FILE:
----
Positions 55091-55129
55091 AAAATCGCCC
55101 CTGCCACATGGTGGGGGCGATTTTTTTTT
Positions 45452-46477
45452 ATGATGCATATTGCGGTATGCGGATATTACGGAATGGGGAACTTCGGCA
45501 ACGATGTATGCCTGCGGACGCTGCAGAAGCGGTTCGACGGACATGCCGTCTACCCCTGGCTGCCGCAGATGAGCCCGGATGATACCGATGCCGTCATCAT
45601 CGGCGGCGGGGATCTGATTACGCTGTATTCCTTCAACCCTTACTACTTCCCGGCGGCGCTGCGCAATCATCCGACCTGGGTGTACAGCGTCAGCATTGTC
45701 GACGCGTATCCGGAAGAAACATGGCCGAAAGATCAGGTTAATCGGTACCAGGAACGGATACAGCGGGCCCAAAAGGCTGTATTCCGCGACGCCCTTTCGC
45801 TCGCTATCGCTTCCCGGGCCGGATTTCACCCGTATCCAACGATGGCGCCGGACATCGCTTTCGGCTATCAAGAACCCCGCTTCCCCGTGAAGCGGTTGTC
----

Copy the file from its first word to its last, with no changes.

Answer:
Positions 55091-55129
55091 AAAATCGCCC
55101 CTGCCACATGGTGGGGGCGATTTTTTTTT
Positions 45452-46477
45452 ATGATGCATATTGCGGTATGCGGATATTACGGAATGGGGAACTTCGGCA
45501 ACGATGTATGCCTGCGGACGCTGCAGAAGCGGTTCGACGGACATGCCGTCTACCCCTGGCTGCCGCAGATGAGCCCGGATGATACCGATGCCGTCATCAT
45601 CGGCGGCGGGGATCTGATTACGCTGTATTCCTTCAACCCTTACTACTTCCCGGCGGCGCTGCGCAATCATCCGACCTGGGTGTACAGCGTCAGCATTGTC
45701 GACGCGTATCCGGAAGAAACATGGCCGAAAGATCAGGTTAATCGGTACCAGGAACGGATACAGCGGGCCCAAAAGGCTGTATTCCGCGACGCCCTTTCGC
45801 TCGCTATCGCTTCCCGGGCCGGATTTCACCCGTATCCAACGATGGCGCCGGACATCGCTTTCGGCTATCAAGAACCCCGCTTCCCCGTGAAGCGGTTGTC